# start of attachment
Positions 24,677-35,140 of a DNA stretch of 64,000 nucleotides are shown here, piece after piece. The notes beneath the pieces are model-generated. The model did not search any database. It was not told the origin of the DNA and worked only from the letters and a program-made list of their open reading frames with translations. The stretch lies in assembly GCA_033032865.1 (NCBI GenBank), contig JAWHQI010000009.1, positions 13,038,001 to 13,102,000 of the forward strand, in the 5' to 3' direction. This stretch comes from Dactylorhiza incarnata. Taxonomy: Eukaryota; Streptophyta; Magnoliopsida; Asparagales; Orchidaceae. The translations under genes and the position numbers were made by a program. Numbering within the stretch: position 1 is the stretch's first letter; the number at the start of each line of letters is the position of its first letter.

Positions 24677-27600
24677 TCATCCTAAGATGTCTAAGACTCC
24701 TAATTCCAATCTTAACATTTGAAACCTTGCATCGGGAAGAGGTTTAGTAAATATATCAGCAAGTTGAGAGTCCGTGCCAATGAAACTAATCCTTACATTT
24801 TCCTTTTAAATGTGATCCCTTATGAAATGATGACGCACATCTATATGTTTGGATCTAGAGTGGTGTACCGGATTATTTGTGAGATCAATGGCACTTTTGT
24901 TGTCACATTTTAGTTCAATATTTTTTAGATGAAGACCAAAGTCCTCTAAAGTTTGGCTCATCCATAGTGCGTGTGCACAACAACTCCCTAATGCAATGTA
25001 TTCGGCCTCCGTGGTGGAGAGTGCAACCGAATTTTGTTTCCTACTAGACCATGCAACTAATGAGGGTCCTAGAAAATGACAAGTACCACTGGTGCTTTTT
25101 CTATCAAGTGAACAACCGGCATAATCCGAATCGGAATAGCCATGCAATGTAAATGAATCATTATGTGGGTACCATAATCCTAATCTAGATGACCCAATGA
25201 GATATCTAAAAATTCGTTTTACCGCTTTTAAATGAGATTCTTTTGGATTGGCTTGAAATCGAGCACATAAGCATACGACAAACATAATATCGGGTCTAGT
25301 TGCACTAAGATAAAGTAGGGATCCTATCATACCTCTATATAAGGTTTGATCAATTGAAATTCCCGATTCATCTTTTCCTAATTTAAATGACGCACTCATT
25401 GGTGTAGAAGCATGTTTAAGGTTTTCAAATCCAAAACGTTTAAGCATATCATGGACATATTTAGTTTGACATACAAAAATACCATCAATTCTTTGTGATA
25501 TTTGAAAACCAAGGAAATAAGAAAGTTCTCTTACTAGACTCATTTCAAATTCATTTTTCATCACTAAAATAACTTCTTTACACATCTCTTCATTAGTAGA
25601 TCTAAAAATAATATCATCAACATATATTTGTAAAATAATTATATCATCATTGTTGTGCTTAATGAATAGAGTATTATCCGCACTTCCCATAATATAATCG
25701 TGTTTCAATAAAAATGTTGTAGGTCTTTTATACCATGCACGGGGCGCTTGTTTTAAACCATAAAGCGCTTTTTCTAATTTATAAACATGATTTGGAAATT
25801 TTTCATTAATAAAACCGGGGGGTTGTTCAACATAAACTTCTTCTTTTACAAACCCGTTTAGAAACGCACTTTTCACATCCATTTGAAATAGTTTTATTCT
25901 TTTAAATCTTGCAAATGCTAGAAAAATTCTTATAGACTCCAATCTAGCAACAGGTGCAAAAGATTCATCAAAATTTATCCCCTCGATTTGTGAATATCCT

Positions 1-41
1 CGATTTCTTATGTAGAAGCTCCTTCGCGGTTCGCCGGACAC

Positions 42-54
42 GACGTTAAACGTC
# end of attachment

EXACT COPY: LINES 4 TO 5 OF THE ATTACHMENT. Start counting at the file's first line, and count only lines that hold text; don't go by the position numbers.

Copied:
24701 TAATTCCAATCTTAACATTTGAAACCTTGCATCGGGAAGAGGTTTAGTAAATATATCAGCAAGTTGAGAGTCCGTGCCAATGAAACTAATCCTTACATTT
24801 TCCTTTTAAATGTGATCCCTTATGAAATGATGACGCACATCTATATGTTTGGATCTAGAGTGGTGTACCGGATTATTTGTGAGATCAATGGCACTTTTGT